It must be a sign of old age when you have to ask for someone’s help to open a CD case. This release comes in a glossy digipack that was sealed along two edges instead of the customary one, which had me beaten. If my teenage daughter hadn’t come to my rescue then this review would never have seen the light of day. Fortunately the music is a lot easier to get into than the packaging. Rock In Asia is exactly what it says on the tin (or digipack) with 17 acts featured from Japan, Singapore, Vietnam, Philippines, Malaysia, India, Indonesia and China. 10% of the sales of each CD will be donated to the charity CRY (Child Rights and You) so fingers crossed that the content would justify a respectable DPRP rating.
So what do you get for your modest outlay of $10? Well quite a bit actually, and for those that find such things helpful, I thought I’d go with a track-by-track analysis. Although I’ve included the country of origin in each case this won’t be particularly insightful in terms of the music. The songs are mostly highly westernised, so if traditional ethnic sounds are more to your liking then you should look elsewhere. Over two thirds of the songs are sung in English with scarcely a hint of an accent. Some of the bands also include members who originate from Europe and the US with The Old Kings and The Curtis King Band each being prime examples.
Zettaimu (Japan) Oiran. The only band here that’s not new to the DPRP having recently featured in a Japanese Feature. It’s a steamroller of a song with a pounding riff from the guitar and bass of Hisashi Furue who also provides the keys support. The drummer lays down a solid pattern and the piercing vocals of Kanako put me in mind of Siouxsie Sue. An OK if not earth-shattering opener.
Seven Collar T-Shirt (Malaysia) The Boohoorah Theory. In contrast this is a deceptively mellow and atmospheric guitar driven song that’s far too short for its own good. With a compelling guitar hook, infectious vocal from Saiful Ridzuan and a chorus that I can’t get out of my head this is a throw back to Del Amitri at their tuneful best.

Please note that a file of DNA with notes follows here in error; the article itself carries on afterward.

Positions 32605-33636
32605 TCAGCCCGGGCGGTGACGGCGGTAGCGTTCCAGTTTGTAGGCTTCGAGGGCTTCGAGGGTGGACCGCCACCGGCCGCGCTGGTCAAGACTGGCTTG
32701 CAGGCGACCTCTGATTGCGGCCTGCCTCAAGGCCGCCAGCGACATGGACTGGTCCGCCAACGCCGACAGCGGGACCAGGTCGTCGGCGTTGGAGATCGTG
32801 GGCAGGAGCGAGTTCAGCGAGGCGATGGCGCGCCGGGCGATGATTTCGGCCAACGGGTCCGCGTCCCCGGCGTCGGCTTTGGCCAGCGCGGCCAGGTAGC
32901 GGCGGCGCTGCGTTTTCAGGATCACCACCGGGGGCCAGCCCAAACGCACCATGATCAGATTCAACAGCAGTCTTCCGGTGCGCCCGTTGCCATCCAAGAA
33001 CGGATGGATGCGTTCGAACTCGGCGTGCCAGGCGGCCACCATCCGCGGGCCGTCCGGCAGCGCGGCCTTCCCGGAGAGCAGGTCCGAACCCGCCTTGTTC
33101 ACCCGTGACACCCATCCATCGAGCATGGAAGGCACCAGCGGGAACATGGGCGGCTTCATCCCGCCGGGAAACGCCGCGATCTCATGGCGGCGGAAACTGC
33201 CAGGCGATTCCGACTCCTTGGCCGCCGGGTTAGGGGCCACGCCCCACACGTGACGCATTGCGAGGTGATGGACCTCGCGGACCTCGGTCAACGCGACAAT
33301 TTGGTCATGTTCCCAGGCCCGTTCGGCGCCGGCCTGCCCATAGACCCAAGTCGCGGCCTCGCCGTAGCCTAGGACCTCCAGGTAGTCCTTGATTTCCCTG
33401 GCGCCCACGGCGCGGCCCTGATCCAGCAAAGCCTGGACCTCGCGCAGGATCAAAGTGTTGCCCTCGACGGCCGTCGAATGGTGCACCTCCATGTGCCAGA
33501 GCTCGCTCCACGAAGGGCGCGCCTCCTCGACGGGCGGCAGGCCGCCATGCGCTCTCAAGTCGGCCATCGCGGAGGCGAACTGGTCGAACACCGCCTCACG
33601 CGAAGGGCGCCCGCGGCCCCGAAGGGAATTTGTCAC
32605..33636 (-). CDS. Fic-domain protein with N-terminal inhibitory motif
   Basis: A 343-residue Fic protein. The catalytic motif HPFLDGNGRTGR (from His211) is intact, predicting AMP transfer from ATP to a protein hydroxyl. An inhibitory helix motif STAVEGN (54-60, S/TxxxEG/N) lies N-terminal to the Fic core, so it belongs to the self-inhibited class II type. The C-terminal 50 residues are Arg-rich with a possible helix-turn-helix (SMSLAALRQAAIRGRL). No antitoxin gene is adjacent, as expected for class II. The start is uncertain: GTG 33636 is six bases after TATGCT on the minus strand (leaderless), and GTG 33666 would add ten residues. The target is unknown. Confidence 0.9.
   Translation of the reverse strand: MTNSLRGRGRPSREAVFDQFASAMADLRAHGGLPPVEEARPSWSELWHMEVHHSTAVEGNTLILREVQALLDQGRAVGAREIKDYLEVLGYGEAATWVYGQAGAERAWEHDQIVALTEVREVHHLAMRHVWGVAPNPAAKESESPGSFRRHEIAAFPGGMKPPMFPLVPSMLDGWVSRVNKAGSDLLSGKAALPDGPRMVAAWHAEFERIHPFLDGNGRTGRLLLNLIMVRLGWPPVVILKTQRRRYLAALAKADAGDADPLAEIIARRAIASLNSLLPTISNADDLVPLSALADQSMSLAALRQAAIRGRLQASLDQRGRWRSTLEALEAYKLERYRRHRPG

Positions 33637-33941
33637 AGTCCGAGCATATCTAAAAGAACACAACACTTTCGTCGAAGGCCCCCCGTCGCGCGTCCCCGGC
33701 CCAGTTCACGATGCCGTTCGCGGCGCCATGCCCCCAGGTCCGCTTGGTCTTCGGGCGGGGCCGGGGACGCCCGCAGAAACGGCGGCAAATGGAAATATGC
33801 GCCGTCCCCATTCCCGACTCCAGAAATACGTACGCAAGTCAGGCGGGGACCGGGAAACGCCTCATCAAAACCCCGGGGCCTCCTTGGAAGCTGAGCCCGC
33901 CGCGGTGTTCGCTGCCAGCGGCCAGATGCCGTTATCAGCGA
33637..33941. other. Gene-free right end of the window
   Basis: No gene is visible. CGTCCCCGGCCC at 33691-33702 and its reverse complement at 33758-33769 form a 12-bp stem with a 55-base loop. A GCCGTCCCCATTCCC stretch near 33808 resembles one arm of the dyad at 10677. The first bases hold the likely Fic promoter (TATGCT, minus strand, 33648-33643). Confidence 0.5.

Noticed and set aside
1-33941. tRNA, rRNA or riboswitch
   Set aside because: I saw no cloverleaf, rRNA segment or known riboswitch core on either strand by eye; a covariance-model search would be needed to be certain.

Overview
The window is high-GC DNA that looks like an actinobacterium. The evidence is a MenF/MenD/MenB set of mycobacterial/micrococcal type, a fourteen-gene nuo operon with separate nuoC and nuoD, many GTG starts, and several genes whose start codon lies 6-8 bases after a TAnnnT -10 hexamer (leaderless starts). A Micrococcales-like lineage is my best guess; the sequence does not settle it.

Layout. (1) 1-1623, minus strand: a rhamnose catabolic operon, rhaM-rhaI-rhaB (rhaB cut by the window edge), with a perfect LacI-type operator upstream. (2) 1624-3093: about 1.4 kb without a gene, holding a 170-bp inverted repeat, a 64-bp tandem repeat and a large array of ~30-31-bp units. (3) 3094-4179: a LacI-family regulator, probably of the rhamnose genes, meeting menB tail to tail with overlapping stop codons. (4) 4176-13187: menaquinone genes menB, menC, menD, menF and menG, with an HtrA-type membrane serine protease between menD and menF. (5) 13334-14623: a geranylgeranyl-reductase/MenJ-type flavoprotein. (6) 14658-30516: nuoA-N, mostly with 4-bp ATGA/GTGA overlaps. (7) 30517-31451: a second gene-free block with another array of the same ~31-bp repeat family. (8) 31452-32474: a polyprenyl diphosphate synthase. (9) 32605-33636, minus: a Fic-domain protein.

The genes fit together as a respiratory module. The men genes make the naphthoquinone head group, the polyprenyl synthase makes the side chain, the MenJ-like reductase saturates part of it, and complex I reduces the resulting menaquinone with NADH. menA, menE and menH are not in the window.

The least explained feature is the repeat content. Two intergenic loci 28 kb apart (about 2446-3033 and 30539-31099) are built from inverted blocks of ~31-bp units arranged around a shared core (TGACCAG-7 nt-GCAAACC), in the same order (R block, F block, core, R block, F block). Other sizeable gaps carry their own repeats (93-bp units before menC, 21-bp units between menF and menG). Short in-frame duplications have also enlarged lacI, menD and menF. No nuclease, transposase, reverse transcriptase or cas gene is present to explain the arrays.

The Ocean Band (Singapore) Change. A memorable mid-tempo song with excellent bass work from Dave D’aranjo and superb piano from Uwe Vogel, providing some of the albums strongest performances. The first class chorus benefits from a good vocal performance from Neve Chen even if he does sound uncomfortably close to Ronan Keating!
Microwave (Vietnam) Chien Tranh. A solid piece of guitar metal with heavy weight power chords that certainly has the necessary crunch factor. The vocals are lively enough but lack the required oomph to give it conviction and it’s a tad repetitive for my tastes.
Typecast (Philippines) Will You Ever Learn. Brit-pop Pilipino style with English lyrics and a clear nod in the direction of Oasis. Another catchy song with an attractive vocal from Steve Badiola and a no-nonsense, potent guitar sound that the Manic Street Preachers would be proud of.
Pete Teo (Malaysia) Jesselton Tonight. A mellow slice of country rock with a slick sound and top-notch performances all round. Teo’s smooth vocal is a cross between Barry Gibb and Kenny Rodgers joined by a sweet sounding ringing guitar hook. The erthu (a Chinese fiddle) adds an authentic oriental flavour missing elsewhere on the album. The press release describes Teo as Malaysia’s most popular singer/songwriter, which is not hard to believe, as this piece of Americana would go down a storm on Radio 2 in the UK.